I work in the safety business. I’m a Software Manager for a large corporation that builds applications which use a bunch of math to inform companies that harvest natural resources of when they may be operating their materials at unsafe conditions when pressurized. That’s a lot of words, but it basically means that when you put something under pressure, there’s an increased opportunity for failure. As history has shown, the consequences of which can be disastrous. I’ve thought a lot recently about why I do the things that I do. I’ve never been particularly great at math and in fact, I’ve been known to discuss my disdain for the subject. But as much as I may try to avoid solving an equation, I also recognize that when we use math and actually apply what the results are telling us, we can change an otherwise hazardous situation into something much more responsible, much more respectable, and more importantly, much more safe.
I have logged more than 75,000 air-miles this year and been to places from the UK to Canada to Qatar to California. I’ve spent more time on the road in hotel rooms this year than any time in my professional career and I hate that. I found myself with a day off today and I stumbled across something beautiful.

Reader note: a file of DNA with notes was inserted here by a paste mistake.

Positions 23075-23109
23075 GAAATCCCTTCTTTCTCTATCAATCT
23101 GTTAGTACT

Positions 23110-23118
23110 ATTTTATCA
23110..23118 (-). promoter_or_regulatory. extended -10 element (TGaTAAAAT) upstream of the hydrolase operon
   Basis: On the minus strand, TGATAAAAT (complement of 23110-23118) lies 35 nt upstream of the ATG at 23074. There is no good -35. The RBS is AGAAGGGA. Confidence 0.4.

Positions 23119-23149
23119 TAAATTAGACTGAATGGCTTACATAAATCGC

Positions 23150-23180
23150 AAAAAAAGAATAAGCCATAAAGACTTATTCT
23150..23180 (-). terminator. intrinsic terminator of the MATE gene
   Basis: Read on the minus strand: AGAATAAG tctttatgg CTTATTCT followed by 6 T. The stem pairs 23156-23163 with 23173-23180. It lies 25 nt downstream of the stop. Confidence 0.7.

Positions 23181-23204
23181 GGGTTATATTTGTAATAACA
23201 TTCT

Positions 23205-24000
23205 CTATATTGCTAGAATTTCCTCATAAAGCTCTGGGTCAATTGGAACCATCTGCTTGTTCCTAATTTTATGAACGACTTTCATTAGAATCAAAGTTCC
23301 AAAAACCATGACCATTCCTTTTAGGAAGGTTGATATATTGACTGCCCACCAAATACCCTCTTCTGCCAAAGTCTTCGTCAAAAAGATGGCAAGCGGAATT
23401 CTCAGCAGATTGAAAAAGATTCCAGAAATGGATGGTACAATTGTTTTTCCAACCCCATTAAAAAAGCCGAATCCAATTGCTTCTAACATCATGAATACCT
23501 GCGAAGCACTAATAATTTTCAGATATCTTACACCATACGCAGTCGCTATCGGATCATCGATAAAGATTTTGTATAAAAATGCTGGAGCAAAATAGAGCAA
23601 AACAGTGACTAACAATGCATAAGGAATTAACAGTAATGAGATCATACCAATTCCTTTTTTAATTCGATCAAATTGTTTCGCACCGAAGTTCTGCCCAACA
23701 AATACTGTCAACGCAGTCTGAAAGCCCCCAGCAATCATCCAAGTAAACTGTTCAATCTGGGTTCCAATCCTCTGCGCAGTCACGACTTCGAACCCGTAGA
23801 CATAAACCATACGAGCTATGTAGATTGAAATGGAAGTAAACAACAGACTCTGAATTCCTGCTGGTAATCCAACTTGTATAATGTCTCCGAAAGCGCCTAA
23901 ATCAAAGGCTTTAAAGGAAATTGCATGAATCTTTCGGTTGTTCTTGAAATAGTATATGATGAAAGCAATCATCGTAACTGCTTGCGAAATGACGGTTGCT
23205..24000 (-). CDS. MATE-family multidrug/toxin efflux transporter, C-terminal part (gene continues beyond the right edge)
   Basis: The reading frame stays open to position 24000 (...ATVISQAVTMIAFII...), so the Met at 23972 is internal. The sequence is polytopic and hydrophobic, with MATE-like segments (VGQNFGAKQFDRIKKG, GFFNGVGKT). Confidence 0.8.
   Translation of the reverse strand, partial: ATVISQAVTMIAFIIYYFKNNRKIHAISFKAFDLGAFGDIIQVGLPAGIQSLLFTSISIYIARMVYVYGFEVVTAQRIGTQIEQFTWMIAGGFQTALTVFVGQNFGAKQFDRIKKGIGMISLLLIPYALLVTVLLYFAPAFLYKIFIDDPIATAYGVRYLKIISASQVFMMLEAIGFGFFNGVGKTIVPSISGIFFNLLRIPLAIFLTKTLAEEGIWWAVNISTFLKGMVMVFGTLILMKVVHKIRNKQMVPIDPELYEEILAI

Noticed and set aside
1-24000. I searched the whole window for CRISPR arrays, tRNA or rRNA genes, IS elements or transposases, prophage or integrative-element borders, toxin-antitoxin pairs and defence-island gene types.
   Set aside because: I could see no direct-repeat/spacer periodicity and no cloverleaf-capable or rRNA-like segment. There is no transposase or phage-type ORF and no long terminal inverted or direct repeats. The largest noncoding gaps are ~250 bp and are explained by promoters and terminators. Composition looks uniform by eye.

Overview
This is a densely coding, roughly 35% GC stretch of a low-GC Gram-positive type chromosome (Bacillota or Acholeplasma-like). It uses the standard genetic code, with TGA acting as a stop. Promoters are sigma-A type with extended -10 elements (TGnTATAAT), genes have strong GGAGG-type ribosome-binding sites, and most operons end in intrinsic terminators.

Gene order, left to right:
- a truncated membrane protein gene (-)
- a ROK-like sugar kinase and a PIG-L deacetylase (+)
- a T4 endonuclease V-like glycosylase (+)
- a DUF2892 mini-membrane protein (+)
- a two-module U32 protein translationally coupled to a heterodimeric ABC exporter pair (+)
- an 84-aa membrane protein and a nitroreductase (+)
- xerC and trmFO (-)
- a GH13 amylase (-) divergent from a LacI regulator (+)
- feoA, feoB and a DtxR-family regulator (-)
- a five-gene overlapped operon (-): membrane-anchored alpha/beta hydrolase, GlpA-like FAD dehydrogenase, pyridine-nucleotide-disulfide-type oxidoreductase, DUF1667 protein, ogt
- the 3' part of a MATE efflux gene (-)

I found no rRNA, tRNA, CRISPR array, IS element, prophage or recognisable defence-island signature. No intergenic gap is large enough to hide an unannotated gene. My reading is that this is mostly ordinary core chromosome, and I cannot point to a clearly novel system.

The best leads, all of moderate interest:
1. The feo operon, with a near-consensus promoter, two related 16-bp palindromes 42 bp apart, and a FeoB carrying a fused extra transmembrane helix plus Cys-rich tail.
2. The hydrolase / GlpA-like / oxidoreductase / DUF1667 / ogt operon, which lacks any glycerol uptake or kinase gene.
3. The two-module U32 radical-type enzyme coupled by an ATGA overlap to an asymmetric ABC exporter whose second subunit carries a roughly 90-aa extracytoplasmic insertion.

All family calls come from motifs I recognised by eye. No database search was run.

It’s difficult to make out the inscription from the image, but this is the marker for a child that passed away on February 26th, 1856 at 17 months. For 157 years this marker has stood on the top of an ancient fortress outside the ruins of a crumbling monastery. For a guy from the Mid-West, this is not something that you come across every day, but my thoughts instantly went to my girl, and the hurt this child’s parents must have felt in the days preceding and following their precious baby’s death. I wish today that I didn’t know how they felt yet at the same time, I often times wish that I was the only one who knew this pain. I know of fathers today that have lost children and the last thing they want to do is talk about it. Not because they’re ashamed or hiding from their grief, but because they don’t want to believe that other people could know how they feel. As if that would somehow lessen their own grief or force them to pick up and move on just because other people have managed to do so. It takes time and more importantly, it takes the decision to live with your grief, not away from it and certainly not immersed in it. I still remember making that choice. I felt like I was on the cusp of something. Something was brewing, but it wasn’t what I expected.
Since graduating from Calvary, I always thought the next step was seminary. That’s the logical progression and the one that perhaps most people expected who know me personally. True, I have a mind for theology and I’ve not found a subject that intrigues my mind more than this one. I wish I could find a way to teach the Scriptures all the time. But interestingly, right now isn’t the time for that. I don’t know why that is, but I’m ok with it. I’m sure that day will come but right now, the focus is different.